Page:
‘Beau is Afraid’ – Review

While it’s admirable to see a filmmaker such as Aster take such a big swing with a film like Beau is Afraid, it feels abrasive, loud and somehow, pointless. There are great bits sprinkled throughout (including every single thing Patti LuPone does), however, the film ultimately feels like a waste of time to just wonder what did Ari Aster’s mom do to him?

Beau Is Afraid opens on a black screen, with the stifled sounds of screaming and overlapping conversations between people we can’t see. As flickering lights pierce through the screen, it becomes evident that we’re in a birth canal as seen from the perspective of a child about to be born, who is soon pushed out into a hospital room where the baby is immediately overwhelmed with the world they’re forced into. The uneasy and paralyzing introduction is fit for introducing us to Beau Wassermann (Joaquin Phoenix), who is overmedicated, haunted by mommy issues, and overrun by his anxiety and paranoia. Opening the film with the forced separation of a mother and child is perfect for the story of Bea: Beau struggles with feeling a sense of disappointment and guilt over his separation from his mother. Beau is, was, and apparently always will be, afraid.

We begin the story with a therapy session with Beau and his therapist (Stephen McKinley Henderson) as Beau is preparing for a visit to see his mother, Mona Wassermann (Patti LuPone). The therapist insinuates that the relationship between the mother and son is estranged. However, Beau brushes off his trepidations, expressing happiness at being able to see his mother. His therapist attempts to give him the psychological tools as well as new medications to help Beau with his crippling anxieties over the prospect of traveling and his mother, who may or may not be the source of his conditions.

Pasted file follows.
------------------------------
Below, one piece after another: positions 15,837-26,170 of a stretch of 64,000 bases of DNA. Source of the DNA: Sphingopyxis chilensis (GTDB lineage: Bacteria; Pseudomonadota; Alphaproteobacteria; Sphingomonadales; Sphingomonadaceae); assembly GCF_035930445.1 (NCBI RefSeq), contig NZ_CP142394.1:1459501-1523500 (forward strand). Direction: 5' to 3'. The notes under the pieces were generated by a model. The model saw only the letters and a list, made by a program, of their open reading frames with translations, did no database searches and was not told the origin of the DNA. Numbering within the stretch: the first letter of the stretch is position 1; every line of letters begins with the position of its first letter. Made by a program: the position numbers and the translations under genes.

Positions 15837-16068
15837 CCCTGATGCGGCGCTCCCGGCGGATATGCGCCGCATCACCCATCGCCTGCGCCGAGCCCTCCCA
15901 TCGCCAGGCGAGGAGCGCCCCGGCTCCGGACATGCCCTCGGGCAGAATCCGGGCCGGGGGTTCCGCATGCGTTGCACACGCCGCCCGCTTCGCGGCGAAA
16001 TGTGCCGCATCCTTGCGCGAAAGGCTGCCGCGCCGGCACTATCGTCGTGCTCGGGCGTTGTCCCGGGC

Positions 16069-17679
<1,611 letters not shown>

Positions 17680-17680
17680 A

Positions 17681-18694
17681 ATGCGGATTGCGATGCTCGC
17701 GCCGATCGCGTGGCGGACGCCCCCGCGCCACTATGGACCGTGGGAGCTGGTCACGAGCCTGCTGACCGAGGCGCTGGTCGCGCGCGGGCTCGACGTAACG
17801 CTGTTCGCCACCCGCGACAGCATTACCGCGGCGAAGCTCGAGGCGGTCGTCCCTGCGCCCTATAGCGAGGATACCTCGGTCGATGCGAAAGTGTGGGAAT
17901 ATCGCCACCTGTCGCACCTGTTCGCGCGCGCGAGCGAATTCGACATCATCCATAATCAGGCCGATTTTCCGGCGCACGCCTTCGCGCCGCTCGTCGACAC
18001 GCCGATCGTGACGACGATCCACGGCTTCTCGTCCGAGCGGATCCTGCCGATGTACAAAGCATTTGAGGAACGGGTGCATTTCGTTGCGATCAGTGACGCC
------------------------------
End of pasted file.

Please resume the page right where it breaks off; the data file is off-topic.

Upon leaving therapy, we see the world Beau lives in. While it is ‘present day,’ it’s uncertain if it’s our present day as Beau’s world unfolds before us. It’s also unclear what is a projected, exaggerated figments of Beau’s anxieties and fears, as his journey just back to his apartment is through an almost apocalyptic neighborhood. Working with cinematographer Pawel Pogorzelski, Aster frames much of the pandemonium in the streets simply in the background of wide shots. The streets are filled with a bizarre collection of suspicious people, with different types of brutal violence taking place everywhere the eye can see, to crazy businesses, to pornographic images in graffiti all over. And don’t forget the naked serial killer stabbing strangers on the loose and a deadly spider loose in Beau’s apartment building. The design of Beau’s neighborhood and decrepit apartment (from production designer Fiona Crombie) is a great story telling device to truly place the audience in Beau’s mindset as this overwhelming environment highlights Beau’s inability to ignore his fears of day-to-day life, repulsion of sex, and how ultimately, he’s still an afraid child unable to care for himself. 

After a series of unfortunate mishaps on his journey home, including a noisy neighbor, a medication misuse, a robbery, and eventually getting locked out of his apartment building, Beau is unable to get to the airport on time for his flight. Beau dreads calling his mother with the news, and when he finally does, she takes this as an act against her by her son, another delay tactic rather than an actual reason he is unable to make it to the airport on time. Upon learning some tragic news, Beau is determined to get to his mother, which requires much more interaction with the outside world he fears.